This Is the Best—and Worst—Sleeping Position for Facial Aging, According to a Doctor

Sweet dreams and sweet skin. 

We all know how important it is for your skin to get enough sleep every night. You're removing your makeup before bed and clocking in the recommended seven to nine hours of sleep a night, but you still wake up looking puffy, exhausted, and droopy-eyed. What gives?

What you might not realize is that the position that you sleep in could be preventing you from possessing that youthful glow of your dreams. Although it's termed "beauty sleep" because your skin goes into repair mode, lying in a certain position for several hours a night could be compromising your complexion. Why? According to Konstantin Vasyukevich, MD, a cosmetic doctor and board-certified facial plastic surgeon in New York City, the horizontal position your body takes during sleep shifts the balance of fluid distribution towards the upper body (which is why facial swelling is usually seen early in the morning). "The long-term effects of this continuous cyclical swelling should not be underestimated," says Dr. Vasyukevich. "Daily expansion and contraction of the facial tissue put a strain on the ligamentous support of the face. This eventually leads to stretching and sagging associated with an aged appearance."

Sure, most of us wrangle and contort ourselves into all sorts of odd poses at nighttime, but everything boils down to three primary positions. We consulted Dr. Vasyukevich about them to find out which one is best—and which is responsible for creating those premature sleep wrinkles.

RELATED: 8 Ways to Revive Tired Skin After a Bad Night's Sleep

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Sleeping on your side

Although it's the best position for sinus problems, Dr. Vasyukevic warns that side sleeping can lead to wrinkles on your décolletage and the side of your face you lie on. "A huge factor in aging during sleep is the shearing forces created by movement of skin against the pillow." You might not think that this is significant enough to make a real difference in your skin overnight, but multiply this over years of sleeping and you can imagine how it could accelerate aging on your face. Not ideal. If you find yourself shifting to your side during the night, try investing in a silk or satin pillowcase to prevent skin chafing and minimize these negative effects.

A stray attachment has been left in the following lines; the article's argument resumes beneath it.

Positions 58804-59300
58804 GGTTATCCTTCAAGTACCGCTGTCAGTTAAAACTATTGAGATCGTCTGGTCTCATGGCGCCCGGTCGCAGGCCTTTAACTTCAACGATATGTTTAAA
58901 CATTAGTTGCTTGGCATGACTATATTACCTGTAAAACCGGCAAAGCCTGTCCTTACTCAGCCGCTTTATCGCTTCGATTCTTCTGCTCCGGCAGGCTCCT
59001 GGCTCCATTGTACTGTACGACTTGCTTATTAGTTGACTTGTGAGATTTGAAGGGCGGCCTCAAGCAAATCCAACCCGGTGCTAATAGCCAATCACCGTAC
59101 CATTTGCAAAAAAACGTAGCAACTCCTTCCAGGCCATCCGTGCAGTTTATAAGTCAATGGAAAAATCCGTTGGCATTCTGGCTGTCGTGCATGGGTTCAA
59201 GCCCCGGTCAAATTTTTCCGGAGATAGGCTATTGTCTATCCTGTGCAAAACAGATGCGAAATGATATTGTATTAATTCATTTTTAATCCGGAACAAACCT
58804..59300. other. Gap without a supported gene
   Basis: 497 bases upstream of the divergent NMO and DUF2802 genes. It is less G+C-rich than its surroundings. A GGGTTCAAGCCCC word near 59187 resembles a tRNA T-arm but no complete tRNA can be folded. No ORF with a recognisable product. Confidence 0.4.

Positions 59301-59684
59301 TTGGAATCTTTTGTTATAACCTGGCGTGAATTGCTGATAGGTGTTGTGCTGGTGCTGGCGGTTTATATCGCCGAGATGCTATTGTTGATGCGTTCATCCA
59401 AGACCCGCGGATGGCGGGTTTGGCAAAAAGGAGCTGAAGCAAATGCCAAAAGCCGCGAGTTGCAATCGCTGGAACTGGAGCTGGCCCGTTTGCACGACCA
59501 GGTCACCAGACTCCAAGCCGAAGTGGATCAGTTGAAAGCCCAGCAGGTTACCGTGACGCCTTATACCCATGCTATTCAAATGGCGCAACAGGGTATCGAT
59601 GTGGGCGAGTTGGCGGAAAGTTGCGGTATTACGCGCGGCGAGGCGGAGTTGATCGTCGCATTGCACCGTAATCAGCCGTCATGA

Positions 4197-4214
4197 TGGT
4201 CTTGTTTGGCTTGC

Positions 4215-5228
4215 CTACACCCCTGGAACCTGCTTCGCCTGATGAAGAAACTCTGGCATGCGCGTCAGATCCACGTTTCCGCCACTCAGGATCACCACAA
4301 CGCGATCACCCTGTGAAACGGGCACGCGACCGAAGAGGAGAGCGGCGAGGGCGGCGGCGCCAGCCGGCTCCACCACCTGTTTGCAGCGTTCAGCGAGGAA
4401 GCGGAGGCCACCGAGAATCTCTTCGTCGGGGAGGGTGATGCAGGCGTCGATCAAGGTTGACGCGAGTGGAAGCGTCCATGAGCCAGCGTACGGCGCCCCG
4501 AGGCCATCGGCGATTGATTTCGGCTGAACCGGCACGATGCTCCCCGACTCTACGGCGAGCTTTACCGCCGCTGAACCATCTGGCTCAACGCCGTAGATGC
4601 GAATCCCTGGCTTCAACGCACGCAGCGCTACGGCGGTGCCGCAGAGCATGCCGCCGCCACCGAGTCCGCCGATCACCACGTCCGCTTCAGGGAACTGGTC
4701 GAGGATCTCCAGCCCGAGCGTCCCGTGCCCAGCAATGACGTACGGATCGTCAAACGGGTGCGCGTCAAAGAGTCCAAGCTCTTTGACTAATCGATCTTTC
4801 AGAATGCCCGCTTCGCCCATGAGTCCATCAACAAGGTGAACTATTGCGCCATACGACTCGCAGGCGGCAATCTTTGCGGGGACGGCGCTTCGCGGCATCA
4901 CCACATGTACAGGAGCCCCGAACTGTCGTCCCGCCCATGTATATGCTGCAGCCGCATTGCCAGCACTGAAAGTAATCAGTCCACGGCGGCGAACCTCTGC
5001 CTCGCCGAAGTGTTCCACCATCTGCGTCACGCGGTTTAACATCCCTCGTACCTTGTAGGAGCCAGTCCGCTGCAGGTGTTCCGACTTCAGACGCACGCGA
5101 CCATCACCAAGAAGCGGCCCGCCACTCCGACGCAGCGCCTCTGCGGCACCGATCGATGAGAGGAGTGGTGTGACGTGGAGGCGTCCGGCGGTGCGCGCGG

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Sleeping on your stomach

Dr. Vasyukevic notes that sleeping on your stomach is the worst sleeping position of them all. When you sleep on your front, your skin is pushed up against the pillow for hours at a time, which can cause cyclical swelling and reinforce frown lines around the eyes and lips. Over time, this accelerates the creation of permanent fine lines (especially on your forehead which even heavy retinol can't cure), creases, and overall facial wrinkles. The pressure of your face into the pillow also creates more puffiness around the eyes because your head and your heart are lying at the same level, meaning more blood will flow into your face. Not to mention the fact that pillowcases are carrying hordes of bacteria and germs, which is clearly bad news from an acne point of view. The takeaway: Avoid this position at all costs.

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Sleeping on your back

According to Dr. Vasyukevic, the supine position is the best position all around for prolonging youthful skin. Not only does it prevent wrinkles due to the lack of wrinkle-inducing friction, it also stops the skin from feeling the pressure of your face "folding" into the pillow. Hot tip: If you want the top doctor-recommended position for good skin, prop your head up with an extra pillow to ensure that no fluid builds up as you sleep, which prevents puffy eyes come morning. "I recommend sleeping on your back with the head slightly elevated (20 to 30 degrees)," notes Dr. Vasyukevic. Props to you if you're lucky enough to sleep naturally on your back like that, but if you're not one of the chosen few, try investing in a body pillow to prevent rolling onto your face and stomach.

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  2. Kapoor KM, Saputra DI, Porter CE, et al. Treating aging changes of facial anatomical layers with hyaluronic acid fillers. Clin Cosmet Investig Dermatol. 2021;14:1105-1118. doi:10.2147/CCID.S294812

  3. Jaster JH. Gravitational ischemia in the brain--may explain why we sleep, and why we dream. AME Med J. 2021;6:11. doi:10.21037/amj-20-116

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